**MORE** regular cereals that are gluten-free (and my thoughts on cross-contamination)
05/06/09 Edited to add, because this post from two years ago is still getting a lot of hits: General Mills is now making Rice Chex entirely gluten-free; they’re produced in a dedicated facility, and labeled as gluten-free. I have read reports that most of the rest of Chex products (excluding, of course, Wheat Chex) will soon be gluten-free, but I have yet to see the products myself.
General Mills is making an effort to produce gluten-free cereals, though they’re not promoting them as such.
This is from Jenny Path, General Mills Consumer Services:
It is our goal to help our consumers determine whether or not they can include our products in their diet. To accurately accomplish this, we believe it is best to refer to the specific ingredients listed on each product package.
However, we do understand that ingredients can be confusing, so we want to assure you if the ingredient label does not list wheat, barley, rye, oats or gluten containing ingredients sourced from these grains, then the product would be gluten-free. Sources of gluten are listed on the label even if the source of gluten is part of another ingredient (such as flavoring or spice). Because ingredients may vary from one package to another due to product reformulation, you should use the product’s ingredient label to provide you with current and accurate information.
Basically, she’s saying just be careful to read the label.
And, obviously, there’s always a risk of cross-contamination… but in general, I take that risk. I mean, most of the things I eat are totally from scratch — virtually no risk. I knowingly eat *nothing* that has gluten in it, not even if it’s way-down on the ingredient list. So, eating something that may have cross-contamination is something that I can weather. Others might make different choices, but, IMO, in the grand scheme of things, I think that the threat of possible cross-contamination is small. And, I kind of read between the lines in the ingredient list: For instance, just tonight, I purchased a pack of macaroons house-branded from Whole Foods, which is a very gluten-aware natural foods market (they even have a dedicated gluten-free bakery that ships to its stores, nation-wide). The macaroon ingredients list unsulfited coconut, sugar, cage-free egg whites, potato starch, water, glucose, salt. They also list the fact that that there might be “traces” of wheat, soybeans and tree nuts. BUT, I’m buying a product from a store that’s aware of gluten issues, and have gone so far as to list that the food starch is from potato… IOW, I’ve assessed that it’s a fairly small risk.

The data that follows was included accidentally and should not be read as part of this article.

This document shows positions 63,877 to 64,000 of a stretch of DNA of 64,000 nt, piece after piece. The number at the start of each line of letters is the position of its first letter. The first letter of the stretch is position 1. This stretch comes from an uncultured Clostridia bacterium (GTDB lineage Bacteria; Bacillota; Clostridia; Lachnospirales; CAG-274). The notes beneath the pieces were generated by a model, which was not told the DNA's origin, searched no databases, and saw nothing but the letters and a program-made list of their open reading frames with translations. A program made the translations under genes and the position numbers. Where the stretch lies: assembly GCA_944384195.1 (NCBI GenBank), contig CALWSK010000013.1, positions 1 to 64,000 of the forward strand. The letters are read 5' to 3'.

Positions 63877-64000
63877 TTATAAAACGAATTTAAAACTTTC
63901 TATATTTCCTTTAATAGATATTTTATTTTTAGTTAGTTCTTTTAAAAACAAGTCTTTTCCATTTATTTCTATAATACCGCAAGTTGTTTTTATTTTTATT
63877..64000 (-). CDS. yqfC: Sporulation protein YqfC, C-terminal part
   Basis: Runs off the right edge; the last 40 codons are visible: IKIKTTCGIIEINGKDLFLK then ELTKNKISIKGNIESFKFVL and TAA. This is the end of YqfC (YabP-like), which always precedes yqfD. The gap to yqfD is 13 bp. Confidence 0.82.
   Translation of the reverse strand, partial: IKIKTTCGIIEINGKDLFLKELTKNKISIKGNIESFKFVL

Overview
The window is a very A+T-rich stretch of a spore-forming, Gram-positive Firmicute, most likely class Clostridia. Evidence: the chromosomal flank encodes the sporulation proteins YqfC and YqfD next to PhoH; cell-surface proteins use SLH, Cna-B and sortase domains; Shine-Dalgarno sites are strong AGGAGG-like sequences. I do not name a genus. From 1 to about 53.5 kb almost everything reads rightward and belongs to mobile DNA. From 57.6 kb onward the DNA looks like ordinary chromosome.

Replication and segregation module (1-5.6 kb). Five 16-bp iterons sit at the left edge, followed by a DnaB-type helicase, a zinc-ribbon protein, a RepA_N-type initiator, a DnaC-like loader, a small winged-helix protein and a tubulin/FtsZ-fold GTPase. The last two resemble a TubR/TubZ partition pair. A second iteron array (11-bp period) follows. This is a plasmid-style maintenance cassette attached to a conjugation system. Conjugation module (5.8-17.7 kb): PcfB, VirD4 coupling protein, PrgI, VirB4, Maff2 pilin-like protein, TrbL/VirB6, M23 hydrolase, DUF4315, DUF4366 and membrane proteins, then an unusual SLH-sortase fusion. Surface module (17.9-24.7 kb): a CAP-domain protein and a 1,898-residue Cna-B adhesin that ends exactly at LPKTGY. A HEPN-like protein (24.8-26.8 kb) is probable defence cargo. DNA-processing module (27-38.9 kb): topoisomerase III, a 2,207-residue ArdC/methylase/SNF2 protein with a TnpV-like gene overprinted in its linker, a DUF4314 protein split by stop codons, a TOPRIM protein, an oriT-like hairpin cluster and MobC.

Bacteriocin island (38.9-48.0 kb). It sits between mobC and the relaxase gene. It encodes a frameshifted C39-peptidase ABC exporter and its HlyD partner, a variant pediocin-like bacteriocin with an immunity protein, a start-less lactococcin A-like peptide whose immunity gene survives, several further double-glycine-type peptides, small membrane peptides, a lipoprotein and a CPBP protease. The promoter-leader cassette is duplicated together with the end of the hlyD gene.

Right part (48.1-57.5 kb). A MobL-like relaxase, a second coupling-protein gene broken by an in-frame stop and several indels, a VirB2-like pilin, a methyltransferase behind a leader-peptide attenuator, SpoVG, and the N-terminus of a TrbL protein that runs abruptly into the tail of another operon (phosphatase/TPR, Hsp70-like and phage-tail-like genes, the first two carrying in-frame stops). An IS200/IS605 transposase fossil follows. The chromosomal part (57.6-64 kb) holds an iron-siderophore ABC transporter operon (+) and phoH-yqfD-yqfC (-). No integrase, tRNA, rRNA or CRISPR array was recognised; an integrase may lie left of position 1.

ANYways. Back to the cereal. GM has come out with the Dora Stars cereal, which I already joyously blogged about. It is a very low-sugar sweetened corn & cinnamon cereal, which both Wesley & I enjoy. They also have two more cereals, with gluten-free ingredients, which I haven’t tried yet. They’re both “kid” oriented.
The first is Mickey Mouse Clubhouse Berry Crunch:
(Thanks to Ed for the pic.)
The ingredients list, basically, corn, sugar, color, flavors and vitamins. Each serving has 9g of sugar, which makes it on the lower-sugar end of sugary cereals. I generally avoid foods with artificial colors in them, but I’ll probably buy this if it’s on sale.
The other cereal is Little Einsteins Fruity Stars. They have an ingredient list that is virtually identical to the Berry Crunch cereal, has the same shape as the Dora Stars, and also has 9 g of sugar. However, since Wes has historically fared poorly with “fruity” flavored foods, we’ll probably not buy this one.
I had also heard that Cocoa Puffs and Trix now have all g.f. ingredients. I checked them out on the General Mills website, and that appears to be true, too. But they both have too much sugar, so I won’t be buying them, either. (05/06/09: Cocoa Puffs does contain a small amount of wheat flour, but Trix is gluten-free, and we do buy it occasionally.)
Even with the risks associated with cross-contamination, as GM is not committing to gluten-free facilities, nor, to my knowledge, are they getting their products tested for gluten, it’s still nice to know we celiacs can pull regular cereals off of the shelves and be relatively sure that they’re safe to eat.
Go, General Mills!